Helping Your Children Deal with the Loss of a Loved One

The death of a loved one is never easy. It can be especially difficult when a child deals with a loss of this nature. We all experience grief in our own way. However, children process the death of a loved one differently than adults.

Key Things to Remember When Comforting a Child

Patience and understanding go a long way when trying to sort things out during this challenging time. This is often the first time a child deals with death and a loved one dying first hand. Helping children deal with loss is an issue that leaves most parents confused. They don’t know what to do or say. This is compounded when the parent is also grieving and at a vulnerable point. Keeping a few things in mind can help both you and your child in the process.


Children will ask lots of questions, sometimes the same one, over and over. Taking the time to listen can be hard when you are grieving as well. Giving a child a chance to voice their thoughts will allow them to get their feelings out. Children aren’t as mature as adults and often verbalize their feelings out loud, rather than process them internally.


Respond to a child’s questions with direct answers. Avoid using phrases that can be confusing to a young child. Telling them that a loved one passed away or went to sleep can cause insecurities and fear. Depending on the age of the child, they may not have fully formed the idea that death is permanent. Answer directly to help your child understand what death means.


No matter what a child does in response to the sad news, let them know that it is going to be okay and that you are there for them. Children may swing from one end of the emotional spectrum to the other, crying inconsolably and resuming play with friends or toys a few minutes later. Understand that children are different from adults and are incapable of realizing that some emotions may seem inappropriate at this time.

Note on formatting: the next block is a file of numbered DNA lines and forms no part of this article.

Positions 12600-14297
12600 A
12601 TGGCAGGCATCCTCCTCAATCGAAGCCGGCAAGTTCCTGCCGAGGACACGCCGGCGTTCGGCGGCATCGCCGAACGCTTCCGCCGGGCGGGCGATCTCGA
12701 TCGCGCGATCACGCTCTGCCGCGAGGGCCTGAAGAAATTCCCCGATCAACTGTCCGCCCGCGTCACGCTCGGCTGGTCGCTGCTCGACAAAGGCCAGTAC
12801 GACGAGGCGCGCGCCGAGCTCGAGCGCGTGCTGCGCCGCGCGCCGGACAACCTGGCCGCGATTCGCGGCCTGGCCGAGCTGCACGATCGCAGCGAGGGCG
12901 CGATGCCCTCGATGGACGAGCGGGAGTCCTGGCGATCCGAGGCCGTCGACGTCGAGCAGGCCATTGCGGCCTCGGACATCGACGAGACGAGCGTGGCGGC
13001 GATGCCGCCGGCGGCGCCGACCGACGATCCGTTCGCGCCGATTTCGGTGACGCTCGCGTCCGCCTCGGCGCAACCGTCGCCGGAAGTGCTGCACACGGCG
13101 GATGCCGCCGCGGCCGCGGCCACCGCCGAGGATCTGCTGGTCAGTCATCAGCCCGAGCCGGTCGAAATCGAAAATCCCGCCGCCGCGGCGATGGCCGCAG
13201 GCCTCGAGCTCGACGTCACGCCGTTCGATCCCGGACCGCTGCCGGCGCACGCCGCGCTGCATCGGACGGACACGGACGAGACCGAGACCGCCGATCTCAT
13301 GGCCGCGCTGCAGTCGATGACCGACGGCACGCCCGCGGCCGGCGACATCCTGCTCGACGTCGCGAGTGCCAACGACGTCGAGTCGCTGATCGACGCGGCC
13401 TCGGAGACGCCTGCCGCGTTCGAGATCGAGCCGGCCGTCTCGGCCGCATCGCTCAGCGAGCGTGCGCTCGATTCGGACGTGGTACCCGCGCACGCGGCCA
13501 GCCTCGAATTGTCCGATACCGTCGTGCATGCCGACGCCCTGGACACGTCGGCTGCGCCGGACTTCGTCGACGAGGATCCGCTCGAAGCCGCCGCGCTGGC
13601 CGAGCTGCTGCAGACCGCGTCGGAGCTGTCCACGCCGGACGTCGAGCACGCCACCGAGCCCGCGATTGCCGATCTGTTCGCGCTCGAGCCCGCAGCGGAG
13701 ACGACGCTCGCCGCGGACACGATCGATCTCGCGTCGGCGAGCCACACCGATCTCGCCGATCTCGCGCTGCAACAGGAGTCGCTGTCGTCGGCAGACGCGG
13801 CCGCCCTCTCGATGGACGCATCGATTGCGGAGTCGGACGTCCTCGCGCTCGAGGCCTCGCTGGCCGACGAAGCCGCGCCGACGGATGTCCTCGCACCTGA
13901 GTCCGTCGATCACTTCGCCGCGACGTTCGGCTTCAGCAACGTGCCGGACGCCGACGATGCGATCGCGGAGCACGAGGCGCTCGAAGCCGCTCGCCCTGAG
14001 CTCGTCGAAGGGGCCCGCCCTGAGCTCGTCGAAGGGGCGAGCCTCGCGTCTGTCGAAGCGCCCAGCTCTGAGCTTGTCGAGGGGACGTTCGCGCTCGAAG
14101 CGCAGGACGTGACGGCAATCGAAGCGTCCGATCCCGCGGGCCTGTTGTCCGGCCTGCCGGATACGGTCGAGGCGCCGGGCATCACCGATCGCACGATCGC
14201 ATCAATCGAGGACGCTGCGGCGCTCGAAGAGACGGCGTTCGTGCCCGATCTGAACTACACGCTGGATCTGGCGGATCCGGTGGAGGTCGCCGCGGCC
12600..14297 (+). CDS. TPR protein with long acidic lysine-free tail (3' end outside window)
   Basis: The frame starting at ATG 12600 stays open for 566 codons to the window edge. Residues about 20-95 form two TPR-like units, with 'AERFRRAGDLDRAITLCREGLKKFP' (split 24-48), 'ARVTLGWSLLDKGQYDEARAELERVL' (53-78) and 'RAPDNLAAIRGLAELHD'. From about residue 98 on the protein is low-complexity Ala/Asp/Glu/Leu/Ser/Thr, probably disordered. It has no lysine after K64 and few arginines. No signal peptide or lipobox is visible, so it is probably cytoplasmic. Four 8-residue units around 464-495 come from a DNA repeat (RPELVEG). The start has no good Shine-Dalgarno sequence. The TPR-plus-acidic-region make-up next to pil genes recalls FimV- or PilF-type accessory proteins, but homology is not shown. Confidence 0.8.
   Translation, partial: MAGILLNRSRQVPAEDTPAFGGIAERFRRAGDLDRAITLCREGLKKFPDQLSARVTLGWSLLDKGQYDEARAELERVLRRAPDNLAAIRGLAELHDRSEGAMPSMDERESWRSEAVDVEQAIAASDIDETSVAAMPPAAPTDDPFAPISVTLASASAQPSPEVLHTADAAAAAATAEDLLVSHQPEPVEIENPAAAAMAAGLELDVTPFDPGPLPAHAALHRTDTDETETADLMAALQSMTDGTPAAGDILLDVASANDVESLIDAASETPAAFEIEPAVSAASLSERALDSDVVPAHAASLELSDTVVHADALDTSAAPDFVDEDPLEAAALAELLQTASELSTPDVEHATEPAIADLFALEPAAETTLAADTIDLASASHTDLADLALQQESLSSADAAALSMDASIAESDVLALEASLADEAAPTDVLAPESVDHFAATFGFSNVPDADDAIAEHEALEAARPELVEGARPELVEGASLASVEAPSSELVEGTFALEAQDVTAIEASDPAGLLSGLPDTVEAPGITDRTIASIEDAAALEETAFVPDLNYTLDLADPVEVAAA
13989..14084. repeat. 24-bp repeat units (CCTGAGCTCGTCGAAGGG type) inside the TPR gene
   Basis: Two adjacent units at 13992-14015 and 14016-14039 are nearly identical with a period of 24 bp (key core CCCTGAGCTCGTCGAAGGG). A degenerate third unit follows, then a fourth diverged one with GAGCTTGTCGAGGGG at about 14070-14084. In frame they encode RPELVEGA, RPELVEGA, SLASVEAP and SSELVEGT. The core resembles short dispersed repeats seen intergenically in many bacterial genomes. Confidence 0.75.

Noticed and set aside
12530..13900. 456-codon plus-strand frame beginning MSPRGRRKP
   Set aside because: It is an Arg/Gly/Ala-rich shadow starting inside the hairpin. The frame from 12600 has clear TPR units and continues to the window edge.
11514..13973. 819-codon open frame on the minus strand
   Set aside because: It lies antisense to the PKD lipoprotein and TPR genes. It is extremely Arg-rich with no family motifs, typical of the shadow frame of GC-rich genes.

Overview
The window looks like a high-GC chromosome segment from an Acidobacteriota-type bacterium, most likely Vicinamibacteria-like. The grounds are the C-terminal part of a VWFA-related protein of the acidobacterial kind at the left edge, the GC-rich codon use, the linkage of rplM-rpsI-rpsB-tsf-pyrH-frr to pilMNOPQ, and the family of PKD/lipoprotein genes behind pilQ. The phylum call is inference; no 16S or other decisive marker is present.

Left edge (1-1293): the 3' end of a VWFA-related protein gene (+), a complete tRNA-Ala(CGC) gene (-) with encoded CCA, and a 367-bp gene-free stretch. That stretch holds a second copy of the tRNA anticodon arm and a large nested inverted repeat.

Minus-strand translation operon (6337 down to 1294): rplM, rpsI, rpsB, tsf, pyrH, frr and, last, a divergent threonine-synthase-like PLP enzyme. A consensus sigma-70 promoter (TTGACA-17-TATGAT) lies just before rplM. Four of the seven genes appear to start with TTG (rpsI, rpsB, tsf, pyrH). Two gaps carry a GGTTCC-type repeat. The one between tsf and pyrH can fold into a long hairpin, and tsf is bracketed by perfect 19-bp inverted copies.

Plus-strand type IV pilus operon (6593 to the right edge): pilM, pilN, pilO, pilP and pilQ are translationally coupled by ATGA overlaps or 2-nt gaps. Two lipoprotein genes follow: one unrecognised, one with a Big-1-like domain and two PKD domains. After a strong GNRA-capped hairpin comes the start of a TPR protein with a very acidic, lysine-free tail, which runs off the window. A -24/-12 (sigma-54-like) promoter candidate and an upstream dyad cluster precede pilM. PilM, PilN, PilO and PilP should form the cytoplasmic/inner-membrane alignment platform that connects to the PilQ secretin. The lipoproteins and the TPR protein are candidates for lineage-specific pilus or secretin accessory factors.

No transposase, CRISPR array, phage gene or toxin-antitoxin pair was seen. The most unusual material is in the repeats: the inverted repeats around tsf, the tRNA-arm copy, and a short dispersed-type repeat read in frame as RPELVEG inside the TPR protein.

Above all things, comfort your child. Reassure him or her that you are available for them no matter what they say. The death of a close family member can cause children to feel insecure. It is important to help them overcome these fears and insecurities.

Also, they may demand more of your attention than usual. This can cause stress and frustration while you process your own emotions. It’s okay to let your child know that you are sad too.

Should Children Attend Viewings, Funerals, or Memorials?

Many families are unsure of whether it is appropriate to bring a child to these types of events and ceremonies. While it’s never a good idea to force a child to attend, many children find that it helps them understand the finality and eases them along in the grieving process.

There is not a specific age that children are ready for such things. Every child is different and matures at different rates. You are the best judge of what is right for your children, and you should not feel pressured into anything that feels uncomfortable to you as a parent.

We’ve been here, through this emotional time for many families, and welcome any questions or concerns you may have.

John Falk